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One of Detroit’s many abandoned factories (Wikipedia)
A city’s high violent crime rate can result from any number of societal factors, and attempts at pinpointing can quickly turn into a tricky — if not specious — exercise.
While it’s easy enough to find correlations, proving causation becomes a far greater challenge: just because two variables occur simultaneously does not mean one was the cause of the other. For instance, even though most violent cities also have higher-than-average unemployment rates, not all all cities with high unemployment rates are violent. And while some perennially high-crime cities clearly suffer from a shortage of police officers, many relatively safe cities also have a low rate of officers per population.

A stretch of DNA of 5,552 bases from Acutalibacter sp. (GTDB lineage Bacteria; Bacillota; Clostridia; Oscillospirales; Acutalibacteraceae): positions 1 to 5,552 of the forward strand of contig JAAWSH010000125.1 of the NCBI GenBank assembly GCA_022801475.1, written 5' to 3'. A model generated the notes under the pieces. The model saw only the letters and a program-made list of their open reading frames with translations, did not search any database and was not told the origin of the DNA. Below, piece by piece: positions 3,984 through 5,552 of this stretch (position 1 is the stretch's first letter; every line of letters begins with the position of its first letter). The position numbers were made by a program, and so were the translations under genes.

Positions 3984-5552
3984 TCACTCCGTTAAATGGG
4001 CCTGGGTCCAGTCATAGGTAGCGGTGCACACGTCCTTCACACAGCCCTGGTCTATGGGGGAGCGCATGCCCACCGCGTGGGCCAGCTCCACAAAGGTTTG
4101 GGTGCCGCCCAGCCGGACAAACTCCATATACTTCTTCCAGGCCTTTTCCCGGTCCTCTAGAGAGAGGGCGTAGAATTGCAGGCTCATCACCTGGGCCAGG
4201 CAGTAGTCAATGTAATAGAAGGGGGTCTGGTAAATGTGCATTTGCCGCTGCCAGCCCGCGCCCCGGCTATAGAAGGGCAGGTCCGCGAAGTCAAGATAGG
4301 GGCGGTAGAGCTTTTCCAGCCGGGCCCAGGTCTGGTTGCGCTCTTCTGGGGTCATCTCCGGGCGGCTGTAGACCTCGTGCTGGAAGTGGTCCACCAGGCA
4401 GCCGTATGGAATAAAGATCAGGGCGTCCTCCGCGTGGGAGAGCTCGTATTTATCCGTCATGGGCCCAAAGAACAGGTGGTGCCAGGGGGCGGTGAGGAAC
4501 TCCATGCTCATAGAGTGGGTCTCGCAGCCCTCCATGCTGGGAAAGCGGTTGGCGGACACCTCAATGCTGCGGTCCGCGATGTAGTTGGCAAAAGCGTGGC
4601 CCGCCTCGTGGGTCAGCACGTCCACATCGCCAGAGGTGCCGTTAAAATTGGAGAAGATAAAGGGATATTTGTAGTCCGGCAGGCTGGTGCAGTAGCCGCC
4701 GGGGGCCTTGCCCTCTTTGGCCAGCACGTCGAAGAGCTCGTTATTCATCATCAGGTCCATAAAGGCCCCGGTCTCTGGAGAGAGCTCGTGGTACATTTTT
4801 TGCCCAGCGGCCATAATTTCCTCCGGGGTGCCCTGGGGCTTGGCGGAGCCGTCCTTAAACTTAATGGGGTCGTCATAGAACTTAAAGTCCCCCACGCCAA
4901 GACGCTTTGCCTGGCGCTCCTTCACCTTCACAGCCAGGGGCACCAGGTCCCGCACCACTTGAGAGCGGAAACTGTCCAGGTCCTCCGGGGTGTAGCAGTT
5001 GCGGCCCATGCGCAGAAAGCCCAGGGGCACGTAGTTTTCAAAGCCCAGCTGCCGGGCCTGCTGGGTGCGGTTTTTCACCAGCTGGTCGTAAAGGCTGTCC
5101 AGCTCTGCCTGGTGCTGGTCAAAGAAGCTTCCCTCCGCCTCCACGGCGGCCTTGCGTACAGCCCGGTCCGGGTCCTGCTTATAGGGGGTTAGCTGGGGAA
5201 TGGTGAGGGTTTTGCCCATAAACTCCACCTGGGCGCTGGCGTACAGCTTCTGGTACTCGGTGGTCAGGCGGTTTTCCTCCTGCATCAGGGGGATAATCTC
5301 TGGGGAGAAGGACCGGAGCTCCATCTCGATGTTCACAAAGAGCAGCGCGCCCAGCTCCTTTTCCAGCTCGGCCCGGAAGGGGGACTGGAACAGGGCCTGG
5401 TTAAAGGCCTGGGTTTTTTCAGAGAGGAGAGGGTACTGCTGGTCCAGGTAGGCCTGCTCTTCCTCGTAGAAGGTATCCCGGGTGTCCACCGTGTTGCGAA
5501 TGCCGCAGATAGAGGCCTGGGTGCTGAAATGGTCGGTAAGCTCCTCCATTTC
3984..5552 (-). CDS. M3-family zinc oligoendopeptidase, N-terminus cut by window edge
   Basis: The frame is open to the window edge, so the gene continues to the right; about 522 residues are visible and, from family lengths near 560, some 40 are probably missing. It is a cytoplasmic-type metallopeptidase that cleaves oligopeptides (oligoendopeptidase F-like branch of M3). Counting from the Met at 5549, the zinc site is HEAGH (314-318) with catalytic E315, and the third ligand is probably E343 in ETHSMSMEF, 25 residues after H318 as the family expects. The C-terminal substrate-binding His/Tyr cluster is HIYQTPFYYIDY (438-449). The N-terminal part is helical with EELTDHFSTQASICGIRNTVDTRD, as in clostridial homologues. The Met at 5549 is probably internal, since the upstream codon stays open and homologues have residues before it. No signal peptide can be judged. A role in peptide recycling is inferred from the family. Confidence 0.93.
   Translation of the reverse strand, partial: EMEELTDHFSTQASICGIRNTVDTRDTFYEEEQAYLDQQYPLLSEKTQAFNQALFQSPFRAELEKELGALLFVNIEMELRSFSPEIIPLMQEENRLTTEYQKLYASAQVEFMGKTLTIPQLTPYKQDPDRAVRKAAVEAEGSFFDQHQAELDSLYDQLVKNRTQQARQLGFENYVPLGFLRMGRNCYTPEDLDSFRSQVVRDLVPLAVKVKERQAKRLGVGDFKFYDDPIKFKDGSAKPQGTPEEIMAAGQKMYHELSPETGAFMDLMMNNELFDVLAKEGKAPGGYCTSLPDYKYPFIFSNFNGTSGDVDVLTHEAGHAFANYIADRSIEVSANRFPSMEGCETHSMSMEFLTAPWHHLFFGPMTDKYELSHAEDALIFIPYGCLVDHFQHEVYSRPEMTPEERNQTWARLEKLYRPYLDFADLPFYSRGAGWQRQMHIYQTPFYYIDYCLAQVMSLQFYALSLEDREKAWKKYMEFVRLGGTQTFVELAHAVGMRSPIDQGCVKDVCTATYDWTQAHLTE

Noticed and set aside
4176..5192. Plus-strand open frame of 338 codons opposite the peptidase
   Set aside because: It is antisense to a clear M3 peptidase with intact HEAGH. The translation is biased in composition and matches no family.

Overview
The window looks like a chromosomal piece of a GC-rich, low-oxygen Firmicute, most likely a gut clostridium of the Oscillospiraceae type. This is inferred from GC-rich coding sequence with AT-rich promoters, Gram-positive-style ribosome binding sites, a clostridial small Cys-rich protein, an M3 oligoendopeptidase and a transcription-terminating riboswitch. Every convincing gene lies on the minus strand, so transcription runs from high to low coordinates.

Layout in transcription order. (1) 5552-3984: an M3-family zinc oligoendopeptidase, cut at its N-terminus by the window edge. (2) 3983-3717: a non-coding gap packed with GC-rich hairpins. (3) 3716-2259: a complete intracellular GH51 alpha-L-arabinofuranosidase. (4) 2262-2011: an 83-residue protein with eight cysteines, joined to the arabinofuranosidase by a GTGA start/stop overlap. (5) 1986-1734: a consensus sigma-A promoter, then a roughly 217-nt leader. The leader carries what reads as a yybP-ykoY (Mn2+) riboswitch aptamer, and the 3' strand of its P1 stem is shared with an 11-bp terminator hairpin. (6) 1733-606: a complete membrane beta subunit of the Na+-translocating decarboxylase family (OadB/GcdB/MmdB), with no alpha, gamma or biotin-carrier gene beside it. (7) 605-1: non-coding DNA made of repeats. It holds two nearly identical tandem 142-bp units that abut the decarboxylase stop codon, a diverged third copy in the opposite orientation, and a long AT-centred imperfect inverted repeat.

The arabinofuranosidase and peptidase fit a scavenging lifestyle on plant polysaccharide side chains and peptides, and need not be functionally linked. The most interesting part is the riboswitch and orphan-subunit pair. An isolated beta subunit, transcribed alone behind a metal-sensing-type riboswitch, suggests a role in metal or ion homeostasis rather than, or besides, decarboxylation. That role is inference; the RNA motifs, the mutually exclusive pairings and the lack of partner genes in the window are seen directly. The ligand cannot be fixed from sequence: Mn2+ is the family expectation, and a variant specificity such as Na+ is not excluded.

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Photo by Adam Katz/flickr
After spiking in the 1980s, crime rates in the United States – for both violent and property crimes – fell significantly in the last two decades. In particular, the rate of violent crime (murder, rape, aggravated assault and burglary) by 2012 had dropped to less than half what it was in 1991, according to FBI data (from 758 violent crimes per 100,000 Americans to 387).
And although a disproportionately high level of violent crime still occurs in densely populated urban areas, many of America’s big cities experienced similar downward trends. That includes the nations’s two largest metropolises — New York and Los Angeles — both of which had precipitous drops in their violent crime rates. Continue reading